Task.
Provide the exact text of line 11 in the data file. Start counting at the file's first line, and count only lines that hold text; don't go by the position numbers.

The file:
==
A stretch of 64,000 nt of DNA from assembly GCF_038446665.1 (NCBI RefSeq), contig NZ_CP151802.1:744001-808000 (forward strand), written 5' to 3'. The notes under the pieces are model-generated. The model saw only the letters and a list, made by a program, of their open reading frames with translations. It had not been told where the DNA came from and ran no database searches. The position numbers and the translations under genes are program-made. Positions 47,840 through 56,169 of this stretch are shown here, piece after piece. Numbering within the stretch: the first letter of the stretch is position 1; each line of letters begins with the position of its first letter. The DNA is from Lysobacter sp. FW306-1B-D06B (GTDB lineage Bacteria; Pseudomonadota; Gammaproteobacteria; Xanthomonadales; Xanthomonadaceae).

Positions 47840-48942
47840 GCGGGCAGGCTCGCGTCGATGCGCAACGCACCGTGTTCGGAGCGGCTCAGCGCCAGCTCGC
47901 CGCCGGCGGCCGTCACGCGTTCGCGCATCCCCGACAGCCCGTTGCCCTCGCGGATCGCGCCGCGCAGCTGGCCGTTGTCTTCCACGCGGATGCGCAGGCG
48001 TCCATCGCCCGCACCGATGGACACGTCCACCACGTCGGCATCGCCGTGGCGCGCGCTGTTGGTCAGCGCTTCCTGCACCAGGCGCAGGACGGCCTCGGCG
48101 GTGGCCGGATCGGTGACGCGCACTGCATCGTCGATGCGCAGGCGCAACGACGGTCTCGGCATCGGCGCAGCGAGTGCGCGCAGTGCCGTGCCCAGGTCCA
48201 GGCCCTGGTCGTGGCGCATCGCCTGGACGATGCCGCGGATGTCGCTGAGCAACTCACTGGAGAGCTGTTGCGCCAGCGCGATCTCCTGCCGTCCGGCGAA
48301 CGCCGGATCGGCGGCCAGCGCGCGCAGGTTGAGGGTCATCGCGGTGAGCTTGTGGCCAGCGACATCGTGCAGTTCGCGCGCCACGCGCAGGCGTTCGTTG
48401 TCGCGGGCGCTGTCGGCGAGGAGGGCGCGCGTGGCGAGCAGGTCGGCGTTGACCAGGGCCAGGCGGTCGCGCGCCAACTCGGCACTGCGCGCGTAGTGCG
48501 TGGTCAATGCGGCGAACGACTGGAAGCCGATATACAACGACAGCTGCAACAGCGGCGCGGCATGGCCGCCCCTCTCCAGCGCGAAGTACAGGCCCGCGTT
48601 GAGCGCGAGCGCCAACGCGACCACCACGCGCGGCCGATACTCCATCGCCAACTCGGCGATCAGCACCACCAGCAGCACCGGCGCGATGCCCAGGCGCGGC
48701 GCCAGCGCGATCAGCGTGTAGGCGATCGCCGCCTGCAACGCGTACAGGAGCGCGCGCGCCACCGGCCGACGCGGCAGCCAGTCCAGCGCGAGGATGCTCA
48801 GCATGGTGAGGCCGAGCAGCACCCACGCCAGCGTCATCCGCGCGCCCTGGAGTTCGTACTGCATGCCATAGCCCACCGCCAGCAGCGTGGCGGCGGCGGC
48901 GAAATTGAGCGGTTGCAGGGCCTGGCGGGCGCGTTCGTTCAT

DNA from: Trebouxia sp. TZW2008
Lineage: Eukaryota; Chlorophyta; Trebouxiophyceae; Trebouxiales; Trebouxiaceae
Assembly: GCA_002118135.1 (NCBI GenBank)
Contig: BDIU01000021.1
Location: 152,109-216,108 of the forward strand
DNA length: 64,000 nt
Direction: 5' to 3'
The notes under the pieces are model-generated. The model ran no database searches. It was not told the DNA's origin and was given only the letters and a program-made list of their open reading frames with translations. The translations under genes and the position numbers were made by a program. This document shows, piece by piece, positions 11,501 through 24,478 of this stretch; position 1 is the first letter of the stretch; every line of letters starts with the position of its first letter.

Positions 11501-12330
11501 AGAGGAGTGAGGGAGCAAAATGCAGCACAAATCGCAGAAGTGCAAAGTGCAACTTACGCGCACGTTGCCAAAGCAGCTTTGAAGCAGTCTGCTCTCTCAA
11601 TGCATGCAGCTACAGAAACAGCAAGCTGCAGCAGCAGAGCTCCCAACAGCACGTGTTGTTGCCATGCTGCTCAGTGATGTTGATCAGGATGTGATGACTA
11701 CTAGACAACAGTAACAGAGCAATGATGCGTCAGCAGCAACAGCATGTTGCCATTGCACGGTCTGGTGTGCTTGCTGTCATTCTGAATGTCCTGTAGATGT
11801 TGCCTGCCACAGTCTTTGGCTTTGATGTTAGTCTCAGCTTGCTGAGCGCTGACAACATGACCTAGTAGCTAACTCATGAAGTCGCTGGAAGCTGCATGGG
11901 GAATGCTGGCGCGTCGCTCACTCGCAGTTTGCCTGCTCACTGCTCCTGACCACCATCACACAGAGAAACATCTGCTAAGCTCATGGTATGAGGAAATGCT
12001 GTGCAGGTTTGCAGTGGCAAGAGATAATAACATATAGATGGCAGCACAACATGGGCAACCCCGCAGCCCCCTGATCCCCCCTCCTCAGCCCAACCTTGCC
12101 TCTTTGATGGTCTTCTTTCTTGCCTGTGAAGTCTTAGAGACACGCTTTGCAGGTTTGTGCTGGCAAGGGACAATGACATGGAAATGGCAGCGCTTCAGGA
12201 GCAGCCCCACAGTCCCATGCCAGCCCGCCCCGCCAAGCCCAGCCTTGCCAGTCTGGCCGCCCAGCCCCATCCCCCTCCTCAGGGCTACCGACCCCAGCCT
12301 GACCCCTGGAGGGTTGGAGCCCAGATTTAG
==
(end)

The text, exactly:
48601 GAGCGCGAGCGCCAACGCGACCACCACGCGCGGCCGATACTCCATCGCCAACTCGGCGATCAGCACCACCAGCAGCACCGGCGCGATGCCCAGGCGCGGC